FRANKFORT, Ky. (LEX 18) — Attorney General Daniel Cameron filed a lawsuit against CVS Health (CVS) for the company’s role in Kentucky’s opioid epidemic on Tuesday. The lawsuit alleges the company, “engaged in unlawful business practices and failed to guard against the diversion of opioids”.
Cameron says by filing the lawsuit on behalf of Kentuckians, the state is holding CVS accountable for its "decisions and contributions to a man-made crisis".
“During the height of the opioid epidemic, CVS allowed millions of dosage units of opioids to flood Kentucky’s borders, fueling the crisis and devastating thousands of families and communities across the Commonwealth,” said Cameron. “As both distributor and pharmacy, CVS was in a unique position to monitor and stop the peddling of these highly-addictive drugs from their stores, yet they ignored their own safeguard systems."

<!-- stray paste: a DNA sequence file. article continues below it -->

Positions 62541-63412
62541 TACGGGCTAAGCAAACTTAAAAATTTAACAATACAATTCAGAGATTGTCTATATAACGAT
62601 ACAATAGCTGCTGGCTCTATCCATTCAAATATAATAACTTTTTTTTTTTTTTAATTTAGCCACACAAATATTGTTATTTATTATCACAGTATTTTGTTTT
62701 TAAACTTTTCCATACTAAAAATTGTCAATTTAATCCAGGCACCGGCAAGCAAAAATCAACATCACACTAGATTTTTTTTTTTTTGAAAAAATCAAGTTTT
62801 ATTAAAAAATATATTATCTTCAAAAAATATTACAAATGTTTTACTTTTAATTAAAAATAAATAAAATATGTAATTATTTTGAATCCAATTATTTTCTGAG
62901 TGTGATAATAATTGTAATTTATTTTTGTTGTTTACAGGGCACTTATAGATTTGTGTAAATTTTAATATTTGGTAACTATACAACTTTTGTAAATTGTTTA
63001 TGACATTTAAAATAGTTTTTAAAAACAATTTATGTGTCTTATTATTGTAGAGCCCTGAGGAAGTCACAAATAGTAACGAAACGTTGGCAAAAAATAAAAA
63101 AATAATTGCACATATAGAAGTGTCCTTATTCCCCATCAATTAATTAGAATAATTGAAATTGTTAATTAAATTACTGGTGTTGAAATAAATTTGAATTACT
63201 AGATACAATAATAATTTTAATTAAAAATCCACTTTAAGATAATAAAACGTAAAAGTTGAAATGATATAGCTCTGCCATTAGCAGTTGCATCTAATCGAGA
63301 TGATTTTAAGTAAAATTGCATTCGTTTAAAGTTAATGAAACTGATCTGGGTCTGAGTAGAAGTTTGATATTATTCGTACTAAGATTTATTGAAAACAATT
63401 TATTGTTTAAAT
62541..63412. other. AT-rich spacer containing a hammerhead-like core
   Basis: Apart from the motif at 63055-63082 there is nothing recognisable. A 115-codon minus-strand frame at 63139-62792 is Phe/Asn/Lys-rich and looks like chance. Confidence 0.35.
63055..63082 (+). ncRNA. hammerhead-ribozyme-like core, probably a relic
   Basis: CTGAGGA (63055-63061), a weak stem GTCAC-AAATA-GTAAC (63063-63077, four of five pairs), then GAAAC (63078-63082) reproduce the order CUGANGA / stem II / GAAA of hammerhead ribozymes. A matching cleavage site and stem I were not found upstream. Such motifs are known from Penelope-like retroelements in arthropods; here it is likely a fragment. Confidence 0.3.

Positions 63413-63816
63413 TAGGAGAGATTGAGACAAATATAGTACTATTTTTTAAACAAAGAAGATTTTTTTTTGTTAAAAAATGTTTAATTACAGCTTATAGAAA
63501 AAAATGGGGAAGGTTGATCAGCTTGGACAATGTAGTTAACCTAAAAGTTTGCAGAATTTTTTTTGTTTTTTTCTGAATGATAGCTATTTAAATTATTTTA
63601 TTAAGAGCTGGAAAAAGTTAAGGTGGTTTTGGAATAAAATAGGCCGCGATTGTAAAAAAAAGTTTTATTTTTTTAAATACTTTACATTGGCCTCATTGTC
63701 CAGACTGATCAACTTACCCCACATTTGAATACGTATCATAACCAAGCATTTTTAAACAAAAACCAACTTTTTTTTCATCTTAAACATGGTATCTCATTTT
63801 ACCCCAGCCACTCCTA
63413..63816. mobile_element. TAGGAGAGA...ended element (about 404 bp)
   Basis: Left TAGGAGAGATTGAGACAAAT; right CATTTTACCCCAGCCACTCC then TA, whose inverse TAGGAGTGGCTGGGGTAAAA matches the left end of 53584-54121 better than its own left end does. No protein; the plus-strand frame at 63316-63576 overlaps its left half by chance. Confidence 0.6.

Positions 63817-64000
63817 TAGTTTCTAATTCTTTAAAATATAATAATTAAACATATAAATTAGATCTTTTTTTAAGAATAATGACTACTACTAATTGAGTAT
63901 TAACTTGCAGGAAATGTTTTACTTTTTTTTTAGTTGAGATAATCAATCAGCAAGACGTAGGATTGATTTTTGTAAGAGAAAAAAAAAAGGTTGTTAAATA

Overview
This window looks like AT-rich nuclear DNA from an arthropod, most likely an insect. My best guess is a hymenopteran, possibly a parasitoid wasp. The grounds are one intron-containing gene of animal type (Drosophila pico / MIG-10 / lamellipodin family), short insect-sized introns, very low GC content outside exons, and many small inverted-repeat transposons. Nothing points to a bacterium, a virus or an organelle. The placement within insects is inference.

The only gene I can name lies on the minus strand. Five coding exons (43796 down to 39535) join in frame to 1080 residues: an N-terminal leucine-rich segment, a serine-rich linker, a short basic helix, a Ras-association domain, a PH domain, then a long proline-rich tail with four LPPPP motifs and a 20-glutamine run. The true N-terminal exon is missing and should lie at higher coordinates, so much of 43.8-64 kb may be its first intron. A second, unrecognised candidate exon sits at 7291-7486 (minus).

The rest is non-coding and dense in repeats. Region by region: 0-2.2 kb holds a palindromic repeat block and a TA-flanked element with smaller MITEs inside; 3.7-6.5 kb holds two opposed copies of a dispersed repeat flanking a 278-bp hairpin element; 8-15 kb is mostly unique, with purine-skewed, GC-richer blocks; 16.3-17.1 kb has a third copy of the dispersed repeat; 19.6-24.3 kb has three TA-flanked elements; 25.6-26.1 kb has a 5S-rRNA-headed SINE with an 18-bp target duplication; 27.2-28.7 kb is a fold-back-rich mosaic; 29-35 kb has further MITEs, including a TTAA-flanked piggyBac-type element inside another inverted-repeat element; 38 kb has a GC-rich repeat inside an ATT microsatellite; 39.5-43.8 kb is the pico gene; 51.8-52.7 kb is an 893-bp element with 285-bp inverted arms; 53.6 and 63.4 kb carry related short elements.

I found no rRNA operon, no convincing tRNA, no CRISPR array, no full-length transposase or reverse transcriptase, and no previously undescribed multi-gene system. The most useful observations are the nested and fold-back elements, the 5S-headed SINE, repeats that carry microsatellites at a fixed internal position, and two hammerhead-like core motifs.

Between 2006 and 2014, CVS pharmacies in Kentucky purchased more than 151 million dosage units of oxycodone and hydrocodone from its distribution centers and third-party distributors, accounting for nearly 6.1 percent of the total dosage units in the Commonwealth during this time.
The lawsuit alleges seven claims against CVS for its role in the opioid epidemic.
This is the latest action by Cameron holding companies responsible for their role in Kentucky's opioid crisis.
Cameron continues to pursue litigation against Walgreens, Endo Pharmaceuticals, and Teva Pharmaceuticals Industries Inc. for each company's role in the opioid crisis. Settlement discussions are ongoing with Johnson & Johnson, McKesson Corporation, Cardinal Health, and AmerisourceBergen for failing to maintain effective control over their narcotics. Claims against two other opioid producers in bankruptcy, Purdue Pharma and Mallinckrodt Pharmaceuticals, are progressing toward resolution later this year.